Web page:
A thrice-bankrupted property developer allegedly withdrew investor funds associated with troubled Auckland housing projects and is now being chased for close to $300,000 in the High Court.
Damien Grant and Steven Khov of Waterstone Insolvency, as liquidators of Blake Street Trustee, have filed civil action in the High Court at Auckland against triple-bankrupt Peter Chevin.
The case is in its early stages and is likely to be heard sometime after November this year.
Chevin is a former director of Blake Street Trustee, which the liquidators say relied on agreements and investments schemes associated with property projects on Auckland's North Shore to generate revenue.
Grant and Khov are also liquidators of Hunter Capital, Hunter Gills Road and Albany Heights Villas, which they say also participated in these development projects, which were plagued with delays and other issues.
The liquidators, in their claim against Chevin, say these projects depended on investors "signing up to a financial scheme".
Investors were recruited from Hong Kong and Singapore and deposited funds into accounts of two New Zealand law firms, with the money then transfered either to Hunter Gills Road Ltd or Albany Heights Villas Ltd and then on to Hunter Capital, the liquidators claim.
A chain of further transactions followed, which the liquidators allege ultimately meant Chevin and a person associated with him used the above three firms " to take investor funds and to transfer it to themselves for no value".
Grant and Khov's statement of claim alleges Chevin withdrew $23,754 from Blake Street Trustee between March 2010 and December 2011 without having legal entitlement to it.
The liquidators also claim another defendant in this case - who has links to Chevin - received $47,953 from the company over a similar period and that Blake Street Trustee got no value in return.
In a third withdrawal, this pair also allegedly took out $271,254 from the company's bank account during this time.
The liquidators say the pair have been unjustifiably enriched from the three withdrawals and are seeking repayment of the funds - totalling $342,961.
They also want interest and costs.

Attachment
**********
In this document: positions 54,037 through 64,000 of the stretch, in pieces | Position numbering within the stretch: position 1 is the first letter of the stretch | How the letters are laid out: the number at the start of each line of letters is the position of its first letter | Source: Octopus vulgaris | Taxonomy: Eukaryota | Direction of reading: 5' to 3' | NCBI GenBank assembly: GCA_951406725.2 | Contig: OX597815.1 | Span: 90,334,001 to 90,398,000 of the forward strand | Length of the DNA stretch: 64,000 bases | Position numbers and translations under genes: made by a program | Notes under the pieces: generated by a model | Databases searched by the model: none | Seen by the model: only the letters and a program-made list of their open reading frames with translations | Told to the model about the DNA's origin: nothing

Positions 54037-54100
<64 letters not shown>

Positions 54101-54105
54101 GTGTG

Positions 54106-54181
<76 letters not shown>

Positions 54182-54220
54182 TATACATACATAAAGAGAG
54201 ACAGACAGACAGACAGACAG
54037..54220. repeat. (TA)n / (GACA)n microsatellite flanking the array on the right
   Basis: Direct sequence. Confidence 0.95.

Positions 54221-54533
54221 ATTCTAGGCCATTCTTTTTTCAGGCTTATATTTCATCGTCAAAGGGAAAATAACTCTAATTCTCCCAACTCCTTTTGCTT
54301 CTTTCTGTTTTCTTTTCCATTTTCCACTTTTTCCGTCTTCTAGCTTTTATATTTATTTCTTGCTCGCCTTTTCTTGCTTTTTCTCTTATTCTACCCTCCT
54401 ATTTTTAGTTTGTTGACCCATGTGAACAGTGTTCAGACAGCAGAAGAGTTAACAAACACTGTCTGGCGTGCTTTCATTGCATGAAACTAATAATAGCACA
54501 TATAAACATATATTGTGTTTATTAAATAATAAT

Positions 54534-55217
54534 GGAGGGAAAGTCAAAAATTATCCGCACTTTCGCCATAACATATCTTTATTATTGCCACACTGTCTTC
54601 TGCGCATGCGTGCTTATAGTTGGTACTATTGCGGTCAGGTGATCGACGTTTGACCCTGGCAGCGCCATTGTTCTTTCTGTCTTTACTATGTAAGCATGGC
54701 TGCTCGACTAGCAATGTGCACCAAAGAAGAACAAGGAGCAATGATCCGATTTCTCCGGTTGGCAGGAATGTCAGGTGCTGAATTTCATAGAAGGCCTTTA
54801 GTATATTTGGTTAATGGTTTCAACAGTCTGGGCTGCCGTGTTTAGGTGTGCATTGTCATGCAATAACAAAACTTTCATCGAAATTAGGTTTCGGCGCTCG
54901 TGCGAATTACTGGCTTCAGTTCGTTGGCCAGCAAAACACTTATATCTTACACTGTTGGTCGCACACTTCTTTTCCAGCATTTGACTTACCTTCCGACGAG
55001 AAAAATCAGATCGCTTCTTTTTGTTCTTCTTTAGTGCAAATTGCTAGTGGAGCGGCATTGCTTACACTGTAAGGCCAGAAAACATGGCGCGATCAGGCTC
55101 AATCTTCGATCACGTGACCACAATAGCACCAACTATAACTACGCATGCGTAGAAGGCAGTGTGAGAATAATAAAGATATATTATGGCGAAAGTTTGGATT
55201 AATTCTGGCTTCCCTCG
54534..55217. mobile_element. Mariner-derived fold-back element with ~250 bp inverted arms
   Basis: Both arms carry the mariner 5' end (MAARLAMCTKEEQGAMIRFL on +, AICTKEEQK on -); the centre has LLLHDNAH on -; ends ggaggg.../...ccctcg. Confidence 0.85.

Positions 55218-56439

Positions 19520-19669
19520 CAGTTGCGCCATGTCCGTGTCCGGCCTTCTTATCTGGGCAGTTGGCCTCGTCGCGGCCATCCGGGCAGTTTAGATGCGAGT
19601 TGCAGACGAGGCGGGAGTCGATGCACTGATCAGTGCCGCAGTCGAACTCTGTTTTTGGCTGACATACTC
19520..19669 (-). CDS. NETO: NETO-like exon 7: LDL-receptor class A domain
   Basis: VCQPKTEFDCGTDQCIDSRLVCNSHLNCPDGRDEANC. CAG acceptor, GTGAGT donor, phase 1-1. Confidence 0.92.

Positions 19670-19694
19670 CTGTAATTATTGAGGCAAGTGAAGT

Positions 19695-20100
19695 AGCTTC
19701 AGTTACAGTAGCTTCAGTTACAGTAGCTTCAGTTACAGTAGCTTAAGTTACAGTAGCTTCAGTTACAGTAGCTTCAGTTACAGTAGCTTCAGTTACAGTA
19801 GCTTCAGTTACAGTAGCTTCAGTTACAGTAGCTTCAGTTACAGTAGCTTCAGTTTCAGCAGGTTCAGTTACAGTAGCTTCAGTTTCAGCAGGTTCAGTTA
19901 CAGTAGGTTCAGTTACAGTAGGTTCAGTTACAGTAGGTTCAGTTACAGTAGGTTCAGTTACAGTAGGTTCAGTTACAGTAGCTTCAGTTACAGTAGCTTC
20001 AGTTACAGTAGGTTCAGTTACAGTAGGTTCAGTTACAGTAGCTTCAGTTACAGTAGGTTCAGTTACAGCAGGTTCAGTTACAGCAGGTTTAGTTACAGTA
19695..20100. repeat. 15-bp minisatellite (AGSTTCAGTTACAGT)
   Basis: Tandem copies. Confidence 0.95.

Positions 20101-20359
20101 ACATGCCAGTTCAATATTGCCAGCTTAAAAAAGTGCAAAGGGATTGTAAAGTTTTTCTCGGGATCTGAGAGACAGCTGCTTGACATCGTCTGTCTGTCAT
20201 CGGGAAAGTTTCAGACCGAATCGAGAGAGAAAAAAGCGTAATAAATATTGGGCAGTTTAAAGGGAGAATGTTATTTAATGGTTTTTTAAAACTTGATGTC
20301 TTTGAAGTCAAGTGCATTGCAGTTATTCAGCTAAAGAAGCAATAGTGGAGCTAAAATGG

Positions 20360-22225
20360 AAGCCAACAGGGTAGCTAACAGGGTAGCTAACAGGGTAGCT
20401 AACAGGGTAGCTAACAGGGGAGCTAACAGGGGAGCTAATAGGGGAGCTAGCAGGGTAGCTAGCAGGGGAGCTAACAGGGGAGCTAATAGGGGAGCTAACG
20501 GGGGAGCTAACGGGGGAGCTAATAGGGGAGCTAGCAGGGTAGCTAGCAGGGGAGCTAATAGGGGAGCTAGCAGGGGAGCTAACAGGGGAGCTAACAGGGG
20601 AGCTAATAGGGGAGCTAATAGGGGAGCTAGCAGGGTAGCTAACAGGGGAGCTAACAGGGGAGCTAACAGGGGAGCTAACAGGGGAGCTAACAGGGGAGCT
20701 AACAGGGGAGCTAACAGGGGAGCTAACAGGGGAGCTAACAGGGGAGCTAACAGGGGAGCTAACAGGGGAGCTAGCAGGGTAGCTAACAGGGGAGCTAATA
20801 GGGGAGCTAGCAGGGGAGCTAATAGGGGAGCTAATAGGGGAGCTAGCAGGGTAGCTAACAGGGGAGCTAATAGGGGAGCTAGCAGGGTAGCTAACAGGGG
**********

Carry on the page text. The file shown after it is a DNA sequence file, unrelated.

Grant and Khov allege the three withdrawals "consequently caused the company to incur creditor debts totalling $885,271".
But Chevin's statement of defence says all money paid to him was for work that he did and that numerous parts of the liquidators' statement of claim were incorrect.
"The plaintiff has not legal basis to claim the amounts," he said.
Grant and Khov had a "clear conflict of interest in their role as liquidators and/or receivers of such a closely controlled web of trusts, trustee companies and companies that Paul Bublitz and Chris Cook have created,"Chevin said .
Hunter Capital was directed by failed finance company director Paul Bublitz and Hunter Gills Road Ltd and Albany Heights Villa Ltd by property developer Chris Cook.
"Further it is common knowledge within the Auckland business community that for a minimal payment of $5000 the plaintiffs will act as 'soft' insolvency practitioners for an owner of a company that wants protection from creditors," Chevin alleged.
In response to this statement, Grant told the Herald: "it is a common mistake for people in Mr Chevin's position to assume that insolvency practitioners are like lawyers; advocates for the people who engage them. Perhaps there are liquidators in Auckland who act on such a basis. Self-evidently; as I am suing Mr Chevin for nearly $300,000 I am clearly not one of them."
Chevin, at the end of his statement of defence, requested the court strike out claims made by the liquidators.
As part of their claim, Grant and Khov are also taking action against a man they say took over as Blake Street's director and agreed to look after it until Chevin was out of bankruptcy.
This man allegedly authorised the three withdrawals at the heart of this case and is accused by the plaintiffs of not performing his duties with reasonable care and skill.
The liquidators are seeking compensation from this company director, who is the third defendant in the case.
The Serious Fraud Office said last October it was investigating a residential property development on Auckland's North Shore involving Albany Heights Villas and Hunter Gills Road.